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What is a Hashmap?

Jessica Reed
Jessica Reed

In computer science, a hashmap or hash table is a form of structuring data so that each piece of data is linked to a unique identification number or symbol. This allows easy retrieval, especially from a large database containing thousands of entries. The hashmap is not a specific part of the program, but rather refers to a form of data organization that assigns each item, known as a key, in the database to a value that stands for that item. The hash function is the part of the program which links keys to their values.

Phone books serve as an excellent example of a hashmap. The way the phone book is laid out represents the hashmap structure. It focuses on linking different values together and linking only one value to one other corresponding term, or phone number. The names in the phone book are the keys and the phone numbers are the values associated with them. Every person in the book is assigned a different number and no two are alike.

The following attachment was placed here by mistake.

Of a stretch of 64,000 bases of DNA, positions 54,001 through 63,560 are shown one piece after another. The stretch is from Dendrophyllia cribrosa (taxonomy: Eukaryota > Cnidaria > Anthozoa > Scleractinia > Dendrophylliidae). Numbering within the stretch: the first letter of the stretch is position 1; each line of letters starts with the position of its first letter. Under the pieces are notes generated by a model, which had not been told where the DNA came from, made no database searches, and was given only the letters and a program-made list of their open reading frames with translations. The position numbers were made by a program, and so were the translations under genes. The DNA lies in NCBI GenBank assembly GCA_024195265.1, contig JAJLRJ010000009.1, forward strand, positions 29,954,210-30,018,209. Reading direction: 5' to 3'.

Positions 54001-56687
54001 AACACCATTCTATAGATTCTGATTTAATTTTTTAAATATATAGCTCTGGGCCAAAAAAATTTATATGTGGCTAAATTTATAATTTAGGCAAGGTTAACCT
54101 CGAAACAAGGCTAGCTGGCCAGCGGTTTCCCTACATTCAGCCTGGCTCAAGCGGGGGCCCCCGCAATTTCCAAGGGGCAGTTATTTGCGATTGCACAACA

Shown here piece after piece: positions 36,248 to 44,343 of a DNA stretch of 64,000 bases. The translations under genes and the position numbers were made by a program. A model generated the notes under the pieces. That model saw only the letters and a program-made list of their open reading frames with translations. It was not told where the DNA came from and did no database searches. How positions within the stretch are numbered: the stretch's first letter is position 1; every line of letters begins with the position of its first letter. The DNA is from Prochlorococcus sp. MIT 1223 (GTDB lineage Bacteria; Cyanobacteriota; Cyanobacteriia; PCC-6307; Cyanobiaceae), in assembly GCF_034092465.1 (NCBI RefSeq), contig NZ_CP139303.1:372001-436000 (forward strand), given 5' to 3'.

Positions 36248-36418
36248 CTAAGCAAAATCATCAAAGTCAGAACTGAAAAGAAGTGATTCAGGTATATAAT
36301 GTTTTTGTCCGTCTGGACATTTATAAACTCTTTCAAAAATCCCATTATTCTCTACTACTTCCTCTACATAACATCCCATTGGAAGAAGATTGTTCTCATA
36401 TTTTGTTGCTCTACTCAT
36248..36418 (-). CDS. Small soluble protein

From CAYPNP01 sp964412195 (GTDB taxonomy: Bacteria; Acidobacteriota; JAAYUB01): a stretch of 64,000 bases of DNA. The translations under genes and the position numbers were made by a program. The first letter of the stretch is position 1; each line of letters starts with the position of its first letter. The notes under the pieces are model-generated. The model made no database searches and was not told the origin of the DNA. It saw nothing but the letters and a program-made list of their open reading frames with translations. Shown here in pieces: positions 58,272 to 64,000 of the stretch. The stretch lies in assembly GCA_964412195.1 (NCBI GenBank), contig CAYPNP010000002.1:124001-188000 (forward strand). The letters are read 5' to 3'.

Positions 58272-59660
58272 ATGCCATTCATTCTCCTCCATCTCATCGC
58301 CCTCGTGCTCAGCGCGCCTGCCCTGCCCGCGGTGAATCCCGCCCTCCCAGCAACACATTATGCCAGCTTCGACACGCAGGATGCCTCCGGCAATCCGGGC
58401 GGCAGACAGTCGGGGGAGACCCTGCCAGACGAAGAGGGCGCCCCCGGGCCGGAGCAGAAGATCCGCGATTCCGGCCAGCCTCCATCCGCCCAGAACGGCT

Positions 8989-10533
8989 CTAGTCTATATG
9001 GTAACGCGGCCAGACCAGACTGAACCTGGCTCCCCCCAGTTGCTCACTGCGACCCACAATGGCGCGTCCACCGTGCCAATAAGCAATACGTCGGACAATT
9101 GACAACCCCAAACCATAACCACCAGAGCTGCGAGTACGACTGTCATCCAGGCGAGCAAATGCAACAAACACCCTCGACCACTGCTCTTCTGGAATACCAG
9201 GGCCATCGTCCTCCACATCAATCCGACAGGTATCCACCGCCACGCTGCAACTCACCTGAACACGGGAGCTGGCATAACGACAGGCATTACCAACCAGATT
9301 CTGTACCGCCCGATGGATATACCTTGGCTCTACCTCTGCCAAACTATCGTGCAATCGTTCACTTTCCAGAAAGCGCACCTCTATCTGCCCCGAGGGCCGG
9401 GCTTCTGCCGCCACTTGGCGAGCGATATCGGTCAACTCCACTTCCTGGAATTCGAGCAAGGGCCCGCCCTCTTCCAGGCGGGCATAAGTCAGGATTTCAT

Man holding computer
Man holding computer

Post office boxes also serve as a metaphor for the hashmap. Every person has a key to a single box. The box can hold multiple pieces of information — bills, letters, postcards — all intended for the individual who has the key to the box. When the correct key is inserted in, or matched to, the correct box, it opens to reveal its contents.

Perfectly functioning hashmaps would link one key to one memory "box" in a computer database. Unfortunately, a factor known as hash collision can occur, where two keys go to the same box. This happens when a large amount of data is entered and there are not enough "boxes" to accommodate it all.

Unlike a phone book or a post office box, hashmaps include a third element in addition to the key and the value or box it matches. It also includes a hash function. A person knows which post office box is hers, but a computer must be told which key goes to which box. The hash function looks at the key, translates it into a series of numbers or code, and links it to the box that contains the corresponding code. The name of the key, such as "Mary," is only there so it is easier for people to interpret, while the actual code is a string of numbers meant for the computer to read.

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